Members of the SCA Massachusetts AmeriCorps program serve Massachusetts’s public lands from Martha’s Vineyard to the Berkshires each summer, and spend the winter providing environmental education to children at local schools in the western part of the state. The residential program, headquartered at Kenneth Dubuque Memorial State Forest in Hawley, MA, began its 19th year of service in October 2015.
Members of the SCA Massachusetts AmeriCorps program serve Massachusetts’s public lands from Martha’s Vineyard to the Berkshires each summer, and spend the winter providing environmental education to children at local schools in the western part of the state.
The Lowell National Historical Park in Massachusetts offers a vivid regional perspective on the Industrial Revolution. But inside these former textile mills you can also find the fabric of America.
Lowell NHS is headquarters to the National Park Service’s Historic Architecture, Conservation, and Engineering Center. This is where conservators restore irreplaceable antiquities sent from national historic sites from Maine to Virginia: a wooden hoist used to build the Bunker Hill Monument. Various Civil war artifacts...Read more
As the leaves turn from orange to brown and fall to the ground, SCA Massachusetts AmeriCorps welcomes another year of corps members—October 2015 will be our 19th year. Eighteen ten-month members arrive in Kenneth Dubuque State Forest by buses, trains, planes and cars on a quiet Sunday from around the country. Many do not fully know what they are getting into, but we are excited to welcome them to “Kenny D,” as we lovingly call our home they range in age from...Read more
This July, eight anxious, nervous, and excited high school students arrived here at Cape Cod National Seashore. They, along with their two crew leaders, were selected to be part of an SCA National Crew – and they were lucky enough to spend their time and energy here at the beautiful Seashore! This park is special not only because it preserves the shoreline here for the “enjoyment of the people” (as JFK said), but also because it has an immense amount of history to be shared. From the Native Americans to the Pilgrims, from Thoreau to today’s vacationers coming from all over the country,...Read more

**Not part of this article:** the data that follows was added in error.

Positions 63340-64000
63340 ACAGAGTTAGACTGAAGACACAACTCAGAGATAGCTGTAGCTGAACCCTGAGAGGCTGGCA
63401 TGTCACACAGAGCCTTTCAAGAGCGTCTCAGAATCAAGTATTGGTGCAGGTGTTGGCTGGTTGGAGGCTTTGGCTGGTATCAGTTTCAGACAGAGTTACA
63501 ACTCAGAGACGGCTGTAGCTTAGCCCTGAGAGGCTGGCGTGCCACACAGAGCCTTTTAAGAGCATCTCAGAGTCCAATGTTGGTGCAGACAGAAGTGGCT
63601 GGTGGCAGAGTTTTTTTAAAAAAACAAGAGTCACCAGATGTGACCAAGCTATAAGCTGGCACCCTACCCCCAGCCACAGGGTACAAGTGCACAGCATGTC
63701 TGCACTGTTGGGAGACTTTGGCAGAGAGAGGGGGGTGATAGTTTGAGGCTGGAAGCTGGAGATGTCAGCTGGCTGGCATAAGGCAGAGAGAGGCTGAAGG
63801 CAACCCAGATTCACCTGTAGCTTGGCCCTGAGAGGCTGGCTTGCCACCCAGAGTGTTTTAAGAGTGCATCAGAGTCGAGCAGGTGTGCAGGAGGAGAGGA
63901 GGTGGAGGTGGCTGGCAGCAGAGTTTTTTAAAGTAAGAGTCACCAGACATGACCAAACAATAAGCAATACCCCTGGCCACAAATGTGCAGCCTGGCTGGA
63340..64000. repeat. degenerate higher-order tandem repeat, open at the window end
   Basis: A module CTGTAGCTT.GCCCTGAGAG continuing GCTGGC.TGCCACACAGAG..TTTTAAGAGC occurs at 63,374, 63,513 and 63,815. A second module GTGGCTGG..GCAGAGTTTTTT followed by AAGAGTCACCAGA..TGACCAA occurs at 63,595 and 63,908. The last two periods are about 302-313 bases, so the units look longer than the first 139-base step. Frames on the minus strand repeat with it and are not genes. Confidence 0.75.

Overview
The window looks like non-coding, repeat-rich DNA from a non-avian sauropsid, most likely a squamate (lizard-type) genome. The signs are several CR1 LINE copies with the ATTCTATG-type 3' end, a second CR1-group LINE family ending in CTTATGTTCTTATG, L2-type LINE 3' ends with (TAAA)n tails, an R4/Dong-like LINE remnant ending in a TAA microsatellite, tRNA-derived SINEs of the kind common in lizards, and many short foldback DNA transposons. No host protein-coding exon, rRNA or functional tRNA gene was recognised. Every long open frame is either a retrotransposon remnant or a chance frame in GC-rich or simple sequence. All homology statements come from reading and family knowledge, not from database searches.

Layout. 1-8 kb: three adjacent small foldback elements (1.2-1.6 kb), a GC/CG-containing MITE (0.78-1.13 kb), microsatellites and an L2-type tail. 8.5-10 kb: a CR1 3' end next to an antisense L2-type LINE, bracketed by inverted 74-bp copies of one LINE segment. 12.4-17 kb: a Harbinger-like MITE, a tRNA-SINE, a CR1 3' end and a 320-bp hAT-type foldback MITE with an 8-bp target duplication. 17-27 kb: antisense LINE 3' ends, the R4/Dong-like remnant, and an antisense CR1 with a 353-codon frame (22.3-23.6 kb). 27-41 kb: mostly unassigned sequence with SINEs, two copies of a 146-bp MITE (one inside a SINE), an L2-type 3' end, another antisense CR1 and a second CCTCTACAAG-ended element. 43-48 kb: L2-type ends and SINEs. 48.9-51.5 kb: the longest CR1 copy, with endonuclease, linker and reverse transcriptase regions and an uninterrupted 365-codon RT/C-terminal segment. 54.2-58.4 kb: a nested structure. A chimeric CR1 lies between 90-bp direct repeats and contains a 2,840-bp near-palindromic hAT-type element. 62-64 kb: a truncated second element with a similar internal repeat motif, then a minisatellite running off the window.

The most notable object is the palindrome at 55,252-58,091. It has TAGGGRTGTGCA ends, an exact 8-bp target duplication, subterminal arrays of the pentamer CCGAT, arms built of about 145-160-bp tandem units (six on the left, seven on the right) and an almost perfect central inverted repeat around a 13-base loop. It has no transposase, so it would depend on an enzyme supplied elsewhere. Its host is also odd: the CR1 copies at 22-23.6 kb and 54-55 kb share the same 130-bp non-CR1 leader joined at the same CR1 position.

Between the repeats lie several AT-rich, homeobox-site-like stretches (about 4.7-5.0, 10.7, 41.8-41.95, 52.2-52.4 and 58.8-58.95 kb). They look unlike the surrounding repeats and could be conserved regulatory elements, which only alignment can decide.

Hitch 7 is tough. Us corps members are tired out from a long few months of trail work. The heat and humidity at the end of July is oppressive. Bugs are stinging, ticks are embedding, poison ivy is thriving. We can’t help but think about the future; it’s tough to remain present. We are coming to terms with the fact that our program is ending sooner than we’d all like to admit. Change is imminent, impending, impossible to forget about… and yet, integral. We define our world by the passing of time, and change, though daunting at times, is not a bad thing....Read more
There are many new things I’ve learned while working with the SCA, from how to chop wood to what a lap joint is and the alarmingly massive amount of Cheez-it’s hungry people can consume. Not only have I gained these new skills (except for my impressive cheez-it consumption- that’s always been pretty good) but SCA has afforded us the opportunity to gain them in beautiful places. I’ve explored more of Massachusetts than I would be able to if I had any other job. This awesome job perk became especially clear this past hitch when my crew and I had the good fortune to...Read more
When we go out on hitch we have the awesome opportunity of meeting and working with so many different people ranging from individuals that frequent the park to the park staff itself. And for my past hitch my crew and I had the pleasure of working with Geoffery Wood. Geoff is a seasoned DCR employee with many years of hard work put into Belle Isle Marsh Reservation (the site where the hitch was located). He is also a man whose work ethic and speed is rivaled by none other. Especially when one takes in account the fact that at the end of the this month he is retiring. The fact that he making...Read more
Our hitch was a good one. It was filled with long work filled days, with miles of walking on trails not meant for a walking person. On average we managed about 10 miles a day on trails made for dirt bikes. Well trails not even made for dirt bikes, as these trails are illegal. Well “were” illegal. We closed every one we could lay a foot on. Even with these days filled with hiking up and down trails designed to take the most diﬃcult route possible, my crew was all smiles. We were on trails not often frequented by the illegal dirt bikers who created them, much less any hikers who might...Read more
The water supply region of Massachusetts is home to a beautiful array of public lands, including the Quabbin Reservoir and the Ware River Watershed. The Ware River Watershed (one of the few unfiltered and open-to-the-public water supplies in the country), where we served on our first 10-day hitch, feeds into the Quabbin, which in turn supplies water to Boston. We worked along the Massachusetts Central Rail Trail, a wide gravel trail used often by walkers, joggers, bikers, and on occasion, horses. Unfortunately, a number of unauthorized trails have sprouted up over the years. Our task was...Read more